SC Affirms: Omitting Points of Determination No Barrier to Appellate Justice

The Supreme Court clarified that failure to frame points for determination in the first appellate court separately doesn’t invalidate the judgment, as long as all pertinent issues are addressed. Justices A S Bopanna and Sanjay Kumar highlighted that adherence to Order 41 Rule 31 CPC, with reasons grounded in evidence, suffices for substantial compliance.

Here’s what happened:

  • The Supreme Court upheld the decision of the Gujarat High Court in favor of the Ahmedabad Municipal Corporation, dismissing appeals by Mrugendra Indravadan Mehta and others.
  • The High Court’s judgment, allowing the municipal corporation’s first appeal against the City Civil Court’s decree, was deemed justified by the apex court.
  • The bench observed that the High Court adequately addressed all issues framed by the Trial Court and considered pertinent points during the appeal, rejecting claims of omission.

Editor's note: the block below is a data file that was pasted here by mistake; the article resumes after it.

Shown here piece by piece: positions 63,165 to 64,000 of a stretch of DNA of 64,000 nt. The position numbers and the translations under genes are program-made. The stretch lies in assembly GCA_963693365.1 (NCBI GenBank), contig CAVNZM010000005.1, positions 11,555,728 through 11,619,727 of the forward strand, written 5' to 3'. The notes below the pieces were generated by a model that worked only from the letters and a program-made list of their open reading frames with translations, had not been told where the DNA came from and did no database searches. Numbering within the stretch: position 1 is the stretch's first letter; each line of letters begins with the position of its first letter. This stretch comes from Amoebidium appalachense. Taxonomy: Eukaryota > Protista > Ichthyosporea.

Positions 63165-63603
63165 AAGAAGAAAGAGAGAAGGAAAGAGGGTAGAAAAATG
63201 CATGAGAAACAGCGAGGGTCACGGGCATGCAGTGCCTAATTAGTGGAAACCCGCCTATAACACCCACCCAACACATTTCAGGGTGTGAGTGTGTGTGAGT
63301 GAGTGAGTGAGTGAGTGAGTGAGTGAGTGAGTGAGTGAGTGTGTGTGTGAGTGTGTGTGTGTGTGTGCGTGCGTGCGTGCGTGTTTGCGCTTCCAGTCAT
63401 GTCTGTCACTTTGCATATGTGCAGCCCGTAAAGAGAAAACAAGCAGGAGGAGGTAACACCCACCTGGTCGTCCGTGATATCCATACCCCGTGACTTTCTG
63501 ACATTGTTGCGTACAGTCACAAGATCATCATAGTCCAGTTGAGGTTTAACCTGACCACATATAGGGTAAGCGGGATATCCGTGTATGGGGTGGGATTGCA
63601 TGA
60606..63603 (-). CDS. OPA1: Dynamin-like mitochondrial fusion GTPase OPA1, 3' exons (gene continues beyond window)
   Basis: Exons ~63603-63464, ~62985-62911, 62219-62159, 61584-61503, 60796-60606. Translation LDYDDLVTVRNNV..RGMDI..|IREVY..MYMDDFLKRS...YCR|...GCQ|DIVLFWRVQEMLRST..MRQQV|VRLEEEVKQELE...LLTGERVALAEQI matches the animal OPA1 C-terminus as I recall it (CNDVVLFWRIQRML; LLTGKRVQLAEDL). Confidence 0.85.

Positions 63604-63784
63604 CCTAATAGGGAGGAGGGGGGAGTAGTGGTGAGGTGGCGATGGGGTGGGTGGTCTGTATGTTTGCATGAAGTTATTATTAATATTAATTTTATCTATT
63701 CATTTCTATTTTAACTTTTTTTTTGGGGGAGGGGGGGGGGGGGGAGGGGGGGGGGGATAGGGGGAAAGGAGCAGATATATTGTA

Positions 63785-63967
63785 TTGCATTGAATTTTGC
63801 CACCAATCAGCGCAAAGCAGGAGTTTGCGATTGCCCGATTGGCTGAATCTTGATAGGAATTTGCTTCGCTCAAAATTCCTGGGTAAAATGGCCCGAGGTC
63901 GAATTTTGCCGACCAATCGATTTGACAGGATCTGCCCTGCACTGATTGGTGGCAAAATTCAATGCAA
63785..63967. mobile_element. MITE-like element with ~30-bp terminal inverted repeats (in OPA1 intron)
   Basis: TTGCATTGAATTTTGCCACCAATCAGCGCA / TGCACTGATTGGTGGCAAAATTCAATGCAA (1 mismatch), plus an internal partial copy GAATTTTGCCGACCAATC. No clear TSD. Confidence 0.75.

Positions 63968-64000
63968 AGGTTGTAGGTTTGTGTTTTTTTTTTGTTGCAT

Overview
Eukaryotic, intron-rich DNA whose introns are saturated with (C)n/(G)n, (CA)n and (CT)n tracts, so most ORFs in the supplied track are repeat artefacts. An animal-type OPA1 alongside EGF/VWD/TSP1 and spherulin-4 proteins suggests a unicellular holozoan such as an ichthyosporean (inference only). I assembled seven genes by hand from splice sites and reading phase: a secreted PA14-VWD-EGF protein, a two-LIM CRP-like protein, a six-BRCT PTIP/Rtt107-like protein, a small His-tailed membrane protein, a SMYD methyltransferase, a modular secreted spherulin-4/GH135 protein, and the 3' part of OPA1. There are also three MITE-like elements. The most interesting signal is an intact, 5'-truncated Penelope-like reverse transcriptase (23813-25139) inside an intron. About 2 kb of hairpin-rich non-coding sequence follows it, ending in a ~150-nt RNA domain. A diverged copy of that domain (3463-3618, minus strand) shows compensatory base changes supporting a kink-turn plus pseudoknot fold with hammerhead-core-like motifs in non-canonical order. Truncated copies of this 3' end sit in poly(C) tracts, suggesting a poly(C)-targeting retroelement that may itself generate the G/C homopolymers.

• The suit against the corporation sought compensation or land allotment in lieu of contributed land for a town planning scheme in Ahmedabad’s western zone.
  • According to the Gujarat Town Planning and Urban Development Act, 1976, surrendering land for a Town Planning Scheme does not guarantee reconstituted plot allotment, only compensation.
  • The court emphasized that extinguished rights from earlier land plots cannot form the basis for a new cause of action, citing the authority’s power to vary Town Planning Schemes.
  • The plaintiffs failed to provide evidence supporting their claim for compensation of Rs 1,63,97,673, crucial for validating their plea.
  • Lack of evidence regarding land values for both original and final plots led to the dismissal of the plaintiffs’ compensation claim.
  • The absence of a guarantee for plot allotment post-surrender negated any vested rights claimed by the plaintiffs.
  • The bench highlighted the necessity for plaintiffs to provide evidence for their predetermined compensation claim, which they failed to do.
  • The plaintiffs’ claim for compensation was denied due to insufficient evidence, particularly regarding land values relevant to their case.
  • The absence of assurance for plot allotment post-surrender meant the plaintiffs could not assert any vested rights in this regard, according to the court’s ruling.

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About the Author: Payal Singh